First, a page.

In either case, following the formation of chemically-densified barrier layer 38, both it and the remaining portion of metallic layer 34 must be removed from those locations of the integrated circuit structure at which the next level of copper metallization will not be present in the final circuit. This removal will be accomplished by way of CMP during damascene formation of copper metallization layer 42, resulting in the structure of FIG. 3f, in which copper contact 42 and copper electrode 42′ are provided in the integrated circuit structure. The CMP polishing involved in this damascene process removes all copper metallization from the surface of the structure, except within contact locations CT and conductor locations CCT, with the polishing extending slightly into film 26 so that any vestiges of layers 34, 38 are removed from all locations not underlying copper members 42. As shown in FIG. 3f, chemically-densified barrier layer 38 is present not only at the contact location at which copper layer 42 contacts diffused region 7, but also along the sidewalls of the contact and trench, and thus inhibits diffusion of copper atoms from copper layer 42 through diffused region 7 and into substrate 9, and also from copper layer 42 into insulating films 24, 26.
Following the fabrication of the structure illustrated in FIG. 3f, the remainder of the wafer fabrication and back-end processing described above is carried out, resulting in the finished integrated circuit.
This third preferred embodiment of the present invention may also be used to make connections between copper electrodes in different metallization layers. The formation of the barrier layer according to this embodiment of the invention is still beneficial in this case, even though no direct copper to silicon contact is being made, as the barrier layer is also useful to prevent diffusion of copper atoms into silicon dioxide and other insulating layers, such diffusion also being known to be deleterious to device functionality and performance, especially considering the high diffusivity of copper.
FIG. 4a illustrates, in cross-section, an integrated circuit structure at a similar stage of manufacture as that illustrated in FIG. 3f and described hereinabove. In the structure of FIG. 4a, copper electrode 42′ is provided at the surface of the structure, to which electrical contact is to be made from a second, overlying, copper metallization level. The formation of this overlying copper metallization layer will be made in a manner according to this third embodiment of the invention, in which a chemically-densified barrier layer is utilized.
FIG. 4b illustrates the integrated circuit structure of FIG. 4a, after formation of second copper metallization level 52 according to this third preferred embodiment of the invention. The process of forming second copper level 52 is substantially the same as that described relative to FIGS. 3a through 3 f, with via openings being etched through interlevel insulator film 44 and also through intra-level insulator film 46, films 44, 46 being formed of silicon dioxide or another suitable insulator. Chemically-densified barrier layer 48 is in place within the via underlying second copper level 52, and is formed in the manner described hereinabove. In this process, as described above, a metallic layer is disposed overall, and impurities are introduced thereinto; an anneal is then performed to react the impurities with the metallic layer to produce chemically-densified barrier layer 48 as shown in FIG. 4b. In this example of FIGS. 4a and 4 b, however, because a lower level metallization level (i.e., the level of elements 42, 42′) is in place, the thermal anneal process for causing reaction of the impurities is preferably carried out at a lower temperature, for example at 400° C. for thirty minutes, considering that the temperature to which metal conductor layers may be subjected is much less than that which semiconductor and insulator elements can withstand. Following formation of barrier layer 48 in this manner, copper metallization level 52 is then formed by way of a damascene process, as described hereinabove, leaving copper element 52 in the via location, making contact with underlying copper element 42′ as shown in FIG. 4b.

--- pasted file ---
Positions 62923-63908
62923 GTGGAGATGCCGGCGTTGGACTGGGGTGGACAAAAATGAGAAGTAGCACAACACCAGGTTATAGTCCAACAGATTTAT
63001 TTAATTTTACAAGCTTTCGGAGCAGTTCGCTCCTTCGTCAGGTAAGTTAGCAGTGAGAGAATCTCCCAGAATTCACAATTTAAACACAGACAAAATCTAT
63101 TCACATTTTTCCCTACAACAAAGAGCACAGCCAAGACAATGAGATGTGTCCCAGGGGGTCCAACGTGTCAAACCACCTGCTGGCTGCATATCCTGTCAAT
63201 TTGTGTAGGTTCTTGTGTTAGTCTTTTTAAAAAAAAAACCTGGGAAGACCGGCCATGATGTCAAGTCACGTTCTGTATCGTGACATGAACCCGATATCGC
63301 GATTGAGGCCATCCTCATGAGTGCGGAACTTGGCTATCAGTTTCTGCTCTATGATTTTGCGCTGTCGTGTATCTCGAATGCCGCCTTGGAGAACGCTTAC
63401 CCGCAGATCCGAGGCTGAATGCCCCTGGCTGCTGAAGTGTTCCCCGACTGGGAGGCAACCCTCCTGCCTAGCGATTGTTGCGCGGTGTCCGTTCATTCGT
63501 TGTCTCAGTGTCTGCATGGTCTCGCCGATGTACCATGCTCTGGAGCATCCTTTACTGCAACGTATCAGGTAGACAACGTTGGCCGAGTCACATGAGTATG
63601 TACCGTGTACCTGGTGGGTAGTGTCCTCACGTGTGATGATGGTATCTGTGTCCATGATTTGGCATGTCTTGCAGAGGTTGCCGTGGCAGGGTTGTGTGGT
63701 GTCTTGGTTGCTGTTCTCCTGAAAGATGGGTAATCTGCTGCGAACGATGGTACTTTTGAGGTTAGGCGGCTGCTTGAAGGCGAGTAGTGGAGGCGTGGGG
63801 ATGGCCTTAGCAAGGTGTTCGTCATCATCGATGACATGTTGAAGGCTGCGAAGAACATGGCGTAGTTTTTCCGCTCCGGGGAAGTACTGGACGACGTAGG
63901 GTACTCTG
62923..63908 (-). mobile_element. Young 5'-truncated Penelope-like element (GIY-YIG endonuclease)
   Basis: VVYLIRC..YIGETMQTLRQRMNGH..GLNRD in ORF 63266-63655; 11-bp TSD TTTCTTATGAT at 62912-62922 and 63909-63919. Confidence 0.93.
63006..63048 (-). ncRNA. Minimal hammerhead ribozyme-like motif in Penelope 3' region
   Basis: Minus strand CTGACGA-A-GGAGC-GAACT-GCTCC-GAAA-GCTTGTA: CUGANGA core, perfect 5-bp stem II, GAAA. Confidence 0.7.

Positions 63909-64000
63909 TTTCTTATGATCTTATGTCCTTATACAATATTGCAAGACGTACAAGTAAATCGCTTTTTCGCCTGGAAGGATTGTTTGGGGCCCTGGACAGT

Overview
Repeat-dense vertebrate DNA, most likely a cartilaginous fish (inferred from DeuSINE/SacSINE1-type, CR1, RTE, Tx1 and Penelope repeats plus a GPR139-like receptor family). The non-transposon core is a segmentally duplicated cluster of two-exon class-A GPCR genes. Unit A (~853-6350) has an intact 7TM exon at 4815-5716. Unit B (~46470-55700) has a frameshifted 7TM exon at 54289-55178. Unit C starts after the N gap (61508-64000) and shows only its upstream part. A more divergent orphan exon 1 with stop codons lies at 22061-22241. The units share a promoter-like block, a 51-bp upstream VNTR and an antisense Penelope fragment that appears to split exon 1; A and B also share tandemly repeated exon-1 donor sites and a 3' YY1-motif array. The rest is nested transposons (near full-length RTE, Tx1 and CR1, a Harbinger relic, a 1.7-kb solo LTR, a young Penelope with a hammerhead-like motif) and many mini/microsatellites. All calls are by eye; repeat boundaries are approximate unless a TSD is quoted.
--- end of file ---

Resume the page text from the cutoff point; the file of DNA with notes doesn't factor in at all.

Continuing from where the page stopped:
It is contemplated that the process for making inter-level metal connections according to the third embodiment of the invention, as described relative to FIGS. 4a and 4 b, is independent from the process for making contact to silicon according to this third embodiment of the invention, as described above relative to FIGS. 3a through 3 f, such that an integrated circuit according to the present invention may be fabricated utilizing either or both of these processes. It is contemplated, of course, that the preferred approach to preventing copper diffusion into the integrated circuit structure include both such processes.
The third preferred embodiment of the present invention, as described above relative to FIGS. 3a through 3 f and FIGS. 4a and 4 b, provides a chemically densified barrier to the diffusion of copper atoms from metallization layers into diffused junctions and into dielectric films, even at relatively high temperatures such as 550° C. This effect enables the use of copper metallization in modern integrated circuits, including those of the MOS or CMOS type, and is readily implemented at relatively low cost into conventional manufacturing processes. Additionally, this third preferred embodiment of the invention provides the additional advantage that a non-reacted metallic layer is provided to serve as an adhesion layer for the copper metallization, further enabling the higher conductivity and lower electromigration risk of this important metal system.
While the present invention has been described according to its preferred embodiments, it is of course contemplated that modifications of, and alternatives to, these embodiments, such modifications and alternatives obtaining the advantages and benefits of this invention, will be apparent to those of ordinary skill in the art having reference to this specification and its drawings. It is contemplated that such modifications and alternatives are within the scope of this invention as subsequently claimed herein.
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|U.S. Classification||438/648, 257/E21.584|
|International Classification||H01L21/768, H01L21/3205, H01L21/28, H01L23/52|
|Cooperative Classification||H01L21/76856, H01L21/76843, H01L21/76855|
|European Classification||H01L21/768C3D2, H01L21/768C3B, H01L21/768C3D2B|
|Oct 23, 1998||AS||Assignment|
Owner name: TEXAS INSTRUMENTS INCORPORATED, TEXAS
Free format text: ASSIGNMENT OF ASSIGNORS INTEREST;ASSIGNORS:HONG, Q-ZHONG;HSU, WEI-YUNG;LU, JIONG-PING;REEL/FRAME:009542/0303
Effective date: 19981022